‘Strong will power,’ he said, pressing my thumb back. ‘But a bit stubborn. OK, now curl your hand into a tight fist. Right, ya, tighter. Now, relax.’
       He tried to open my fist. I resisted.
       ‘Hey, I said relax.’
       I shrugged and slowly let him open my hand till his palm was lying flat on mine.
       ‘You didn’t let me open your hand in the beginning, and even when you did, you opened it very slowly – that shows that you don’t trust easily,’ he said. ‘You’re too closed as a person. Open up, you’ll enjoy life more.’
       I took my hand back from him and lit a cigarette.
       ‘Do you know what “trust me” means in Polish?’ I asked.
       He shook his head.
       ‘What?’
       “‘Fuck you.’”
       He laughed. I smiled.
       ‘So, when a guy says “trust me”,’ I said to him, ‘a warning bell rings in my head.’
       He made a face. ‘Why are you so hard, so defensive?’
       ‘Have to be, living in Bombay, alone.’
       He was silent for a while, but only for a while.
       ‘But what about love? Don’t you believe in love?’
       ‘Men give love in order to get sex. Women give sex in order to get love.’ I’d read that somewhere, or maybe Saira had told me.
       ‘Baap re, you’re very unromantic.’ 
       ‘You know something, all those stupid, stupid fairy tales and love songs which we’ve been hearing right from the time when we were, like, toddlers – they are what fuck us up. Life’s not a bloody Mills and Boon romance. Not by far. Happily ever after never happens.’
       ‘It does, too. I’ve even got a white horse. I’ll take you on it and ride into the sunset….’
       ‘Bah!’ I said, taking the torch from his hand. I would have got up and walked off, but my feet were hurting too much. I propped up my continuity book between us and turned the torch to face it, so that we were lit by a more even, diffused light.
       ‘What’s your favourite fairy tale?’ I said, trying to change the subject.
       ‘Sleeping Beauty,’ he said. And grinned. ‘What about yours?’
       ‘Dhruv Tara. Do you know it?’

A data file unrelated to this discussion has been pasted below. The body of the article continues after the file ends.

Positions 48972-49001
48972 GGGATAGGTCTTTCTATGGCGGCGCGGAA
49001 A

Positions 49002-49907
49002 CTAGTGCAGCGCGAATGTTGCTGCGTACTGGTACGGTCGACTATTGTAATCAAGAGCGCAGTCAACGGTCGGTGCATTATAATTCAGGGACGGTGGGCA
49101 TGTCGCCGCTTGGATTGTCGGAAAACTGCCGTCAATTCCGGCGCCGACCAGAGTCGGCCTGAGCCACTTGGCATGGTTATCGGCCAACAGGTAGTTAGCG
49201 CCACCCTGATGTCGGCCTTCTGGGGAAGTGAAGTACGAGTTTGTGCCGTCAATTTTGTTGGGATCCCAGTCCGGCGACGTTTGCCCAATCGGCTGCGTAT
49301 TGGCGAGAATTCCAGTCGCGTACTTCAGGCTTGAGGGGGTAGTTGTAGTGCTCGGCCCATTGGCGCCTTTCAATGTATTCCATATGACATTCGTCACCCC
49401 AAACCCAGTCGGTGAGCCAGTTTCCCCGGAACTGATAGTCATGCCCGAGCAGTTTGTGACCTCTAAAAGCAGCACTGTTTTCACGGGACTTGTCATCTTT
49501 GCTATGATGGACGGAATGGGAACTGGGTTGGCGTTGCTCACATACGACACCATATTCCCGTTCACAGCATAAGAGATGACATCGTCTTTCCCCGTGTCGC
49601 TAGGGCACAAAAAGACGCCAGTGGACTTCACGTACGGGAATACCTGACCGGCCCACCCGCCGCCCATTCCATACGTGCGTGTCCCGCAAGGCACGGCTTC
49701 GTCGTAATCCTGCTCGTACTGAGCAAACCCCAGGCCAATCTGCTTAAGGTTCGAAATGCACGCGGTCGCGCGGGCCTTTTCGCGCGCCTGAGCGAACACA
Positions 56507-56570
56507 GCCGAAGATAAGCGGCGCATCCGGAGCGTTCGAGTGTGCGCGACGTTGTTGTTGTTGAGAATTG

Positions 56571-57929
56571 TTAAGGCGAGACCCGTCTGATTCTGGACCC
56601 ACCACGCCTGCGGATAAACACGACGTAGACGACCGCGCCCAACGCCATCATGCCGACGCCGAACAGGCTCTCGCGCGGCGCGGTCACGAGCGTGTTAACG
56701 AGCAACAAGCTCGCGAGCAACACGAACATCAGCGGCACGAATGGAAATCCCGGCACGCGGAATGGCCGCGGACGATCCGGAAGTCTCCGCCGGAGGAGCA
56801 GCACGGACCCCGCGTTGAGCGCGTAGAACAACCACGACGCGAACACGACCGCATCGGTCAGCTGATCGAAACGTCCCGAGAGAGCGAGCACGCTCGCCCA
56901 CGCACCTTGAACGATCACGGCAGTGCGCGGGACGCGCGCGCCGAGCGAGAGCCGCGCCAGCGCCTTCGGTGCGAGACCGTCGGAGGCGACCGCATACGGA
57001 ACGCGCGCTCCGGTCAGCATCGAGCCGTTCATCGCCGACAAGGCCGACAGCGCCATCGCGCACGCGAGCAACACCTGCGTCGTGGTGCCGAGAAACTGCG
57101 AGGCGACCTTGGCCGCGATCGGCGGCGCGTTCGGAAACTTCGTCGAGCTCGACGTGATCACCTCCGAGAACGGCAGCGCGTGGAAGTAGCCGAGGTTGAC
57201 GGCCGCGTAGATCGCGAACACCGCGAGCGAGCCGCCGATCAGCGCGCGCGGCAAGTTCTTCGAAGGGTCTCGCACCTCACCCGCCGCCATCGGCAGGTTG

He shook his head.
       ‘Do you know who Dhruv Tara is?’
       He shook his head again.
       I made a face and looked up at the sky.
       ‘Hey, it’s not so bad,’ he said.
       I pointed to the North Star.
       ‘Between those branches, there, that’s Dhruv Tara.’
       ‘Oh. I never knew,’ he said.
       ‘Ya, ya, angrez da puttar.’
       ‘So, what’s his story?’
       ‘Well, it’s a bit longish-types. You won’t get bored?’
       ‘Zyada bhav mat kha. Bol,’ he said. Then, more softly, ‘No, I won’t get bored.’
       ‘Once upon a time, long, long ago, there lived a king who had two wives,’ I began. ‘The one he liked, his aavadti, his favourite queen, stayed with him in the palace. And the naavadti – how does one say it – the one who was, yes, out of favour, she stayed in a hut in the forest, with her son, Dhruv. One day, when Dhruv was seven years old, he told his mother that he wanted to go to the palace and meet his father. She was reluctant, but he insisted, so she dressed him up in the best clothes he had, and sent him off.
       ‘Dhruv went to the palace and his father was very happy to see him. He made Dhruv sit on his lap and gave him sweets to eat. But when the king’s favourite queen and her children came along, she made Dhruv get off his father’s lap so that her children could sit there.
       ‘Dhruv went back home to his mother, crying bitterly. She told him that the only one who could get him his rightful place was Bhagwan Vishnu. So Dhruv went deep into the forest and meditated for many years. He didn’t sleep, didn’t eat, didn’t even drink any water. The gods were moved by this small child’s tapasya, and Bhagwan Vishnu appeared in front of Dhruv to ask him what he wanted. Dhruv said that he wanted a place from where nobody could ever move him. That’s how he became Dhruv Tara – the North Star.
       ‘Everything else moves – the earth moves, the sun moves, even the stars move, but Dhruv Tara remains constant, unchanging. Nobody can ever move him from his place.’
       ‘That’s cool,’ Rahul said, ‘but he must be getting lonely up there. Nobody to talk to, nobody to flirt with, nobody to love.’
       ‘Flirting! That’s all you can think of,’ I said, irritated, and got up.